Kennedy Baker has been on the dark side of mental illness, and if she had one message for Whistler Secondary School students on Tuesday (Oct. 8), it was to speak up, reach out and trust that things will get better.
Baker was a special speaker brought in by Whistler Secondary to mark Mental Illness Awareness Week, which runs from Oct. 6 to 12. It was only a few years ago that she was in high school and the troubles began.
"A few years ago, the world crashed around me," she said. "I found out that my estranged father has passed away, my mom had been sexually assaulted, I found lumps in my breasts and when I was walking down the street a man in a car pulled a gun on me," she said. "The world became a scary place for me, and the stress took its toll physically and mentally."
That was in 2010. She began to lose weight and in 2011she was admitted to BC Children's Hospital weighing just 90 pounds. She was held for three months, and diagnosed with Generalized Anxiety Disorder and Post Traumatic Stress Disorder.
When she returned to school she was called the "Crazy Mental Girl" and bullied. She had her phone stolen and broken, her locker was vandalized, and she no longer felt comfortable around her peers.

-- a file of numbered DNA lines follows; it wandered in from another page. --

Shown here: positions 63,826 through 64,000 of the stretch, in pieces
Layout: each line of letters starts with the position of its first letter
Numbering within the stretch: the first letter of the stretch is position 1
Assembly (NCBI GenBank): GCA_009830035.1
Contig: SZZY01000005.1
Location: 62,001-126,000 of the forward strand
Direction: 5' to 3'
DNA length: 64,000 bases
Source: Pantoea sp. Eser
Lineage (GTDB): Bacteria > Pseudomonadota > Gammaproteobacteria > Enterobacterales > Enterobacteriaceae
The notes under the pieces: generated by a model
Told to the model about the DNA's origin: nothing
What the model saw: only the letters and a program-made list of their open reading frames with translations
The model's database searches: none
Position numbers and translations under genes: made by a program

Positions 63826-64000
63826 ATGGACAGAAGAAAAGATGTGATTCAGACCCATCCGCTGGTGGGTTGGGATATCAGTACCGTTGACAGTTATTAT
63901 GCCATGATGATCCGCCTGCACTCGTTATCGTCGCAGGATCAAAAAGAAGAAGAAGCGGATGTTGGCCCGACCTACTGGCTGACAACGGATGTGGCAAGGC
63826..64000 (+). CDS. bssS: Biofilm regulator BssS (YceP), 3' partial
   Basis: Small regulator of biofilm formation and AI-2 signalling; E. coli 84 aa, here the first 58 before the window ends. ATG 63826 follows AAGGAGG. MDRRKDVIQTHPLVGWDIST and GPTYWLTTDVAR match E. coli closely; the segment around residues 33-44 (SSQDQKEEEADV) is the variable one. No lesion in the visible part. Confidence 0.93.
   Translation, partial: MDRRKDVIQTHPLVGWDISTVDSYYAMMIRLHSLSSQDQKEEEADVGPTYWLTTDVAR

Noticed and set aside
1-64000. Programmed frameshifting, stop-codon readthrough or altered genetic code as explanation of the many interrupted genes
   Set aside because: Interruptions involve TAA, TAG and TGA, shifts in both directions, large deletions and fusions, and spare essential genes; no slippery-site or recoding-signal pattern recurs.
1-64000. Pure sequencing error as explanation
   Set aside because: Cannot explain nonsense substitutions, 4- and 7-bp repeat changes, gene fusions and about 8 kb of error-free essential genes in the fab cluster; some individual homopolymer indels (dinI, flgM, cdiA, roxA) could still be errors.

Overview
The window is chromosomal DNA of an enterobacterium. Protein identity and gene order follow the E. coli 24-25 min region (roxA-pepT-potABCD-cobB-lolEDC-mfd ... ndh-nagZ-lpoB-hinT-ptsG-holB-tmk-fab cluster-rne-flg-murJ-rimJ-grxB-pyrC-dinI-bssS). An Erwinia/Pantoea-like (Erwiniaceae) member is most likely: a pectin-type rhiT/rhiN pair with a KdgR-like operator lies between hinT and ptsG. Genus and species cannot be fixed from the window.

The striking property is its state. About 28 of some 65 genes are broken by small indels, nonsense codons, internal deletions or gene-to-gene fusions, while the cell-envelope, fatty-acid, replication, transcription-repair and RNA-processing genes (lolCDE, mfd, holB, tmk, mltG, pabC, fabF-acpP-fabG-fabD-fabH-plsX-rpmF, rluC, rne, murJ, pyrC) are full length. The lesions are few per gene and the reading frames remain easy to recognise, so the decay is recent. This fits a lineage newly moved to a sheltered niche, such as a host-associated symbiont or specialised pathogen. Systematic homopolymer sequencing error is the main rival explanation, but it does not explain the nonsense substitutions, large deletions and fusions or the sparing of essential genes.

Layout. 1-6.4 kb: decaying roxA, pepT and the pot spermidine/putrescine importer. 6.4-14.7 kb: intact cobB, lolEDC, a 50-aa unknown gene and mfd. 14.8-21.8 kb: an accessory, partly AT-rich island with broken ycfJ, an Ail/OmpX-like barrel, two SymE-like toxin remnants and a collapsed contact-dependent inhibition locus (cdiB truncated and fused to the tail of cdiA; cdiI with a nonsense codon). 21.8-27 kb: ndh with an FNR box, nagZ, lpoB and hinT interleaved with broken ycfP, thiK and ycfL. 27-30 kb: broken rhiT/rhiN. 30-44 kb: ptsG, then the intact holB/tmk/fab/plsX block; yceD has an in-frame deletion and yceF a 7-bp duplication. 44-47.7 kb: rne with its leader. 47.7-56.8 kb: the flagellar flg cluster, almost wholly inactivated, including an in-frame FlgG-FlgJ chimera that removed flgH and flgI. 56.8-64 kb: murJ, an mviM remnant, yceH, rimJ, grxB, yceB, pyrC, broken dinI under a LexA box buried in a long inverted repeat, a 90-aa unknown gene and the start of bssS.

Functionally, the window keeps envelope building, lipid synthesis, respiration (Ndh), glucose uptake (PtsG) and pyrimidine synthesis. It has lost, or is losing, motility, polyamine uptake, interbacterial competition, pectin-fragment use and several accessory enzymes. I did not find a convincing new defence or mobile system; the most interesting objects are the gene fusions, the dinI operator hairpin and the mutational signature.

Rather than allowing school to bring her down again, she started to look outside and found a local soup kitchen in Nanaimo called the 7-10 Club, which serves 80,000 people a year. She began to volunteer, and soon created a non-profit to raise money for the 7-10 Club. She also connected with its clients, many of whom were battling mental illnesses of thier own.
"Working there, I was able to break down the stereotypes," she said. "These people weren't that different… they were just suffering from mental illness."
Getting rid of the stigma, and silence, around mental illness said Biker is the first step to helping people get better.
Baker now looks back at mental illness as something she was able to beat with the help of her family, and by finding courage to talk about it and ask for help. "I feel like I've been given the strength to trust myself again,' she said.
Bev Oakley, the principal at Whistler Secondary, said it was an important assembly, especially in light of the one-year anniversary of bullied lower mainland teen Amanda Todd taking her own life. Todd produced a YouTube video that went viral to explain her situation, and her death became international news. She's now an international symbol in the fight against bullying.
"What we're targeting right now is anxiety," she said. "We're finding that 30 per cent of school-age children actually suffer from some sort of anxiety… and anxiety can flow into depression, which is how we ended up with in that terrible outcome for Amanda.
"Kennedy Baker's story is about facing anxiety and PTSD, and how she coped with it and came out the other end."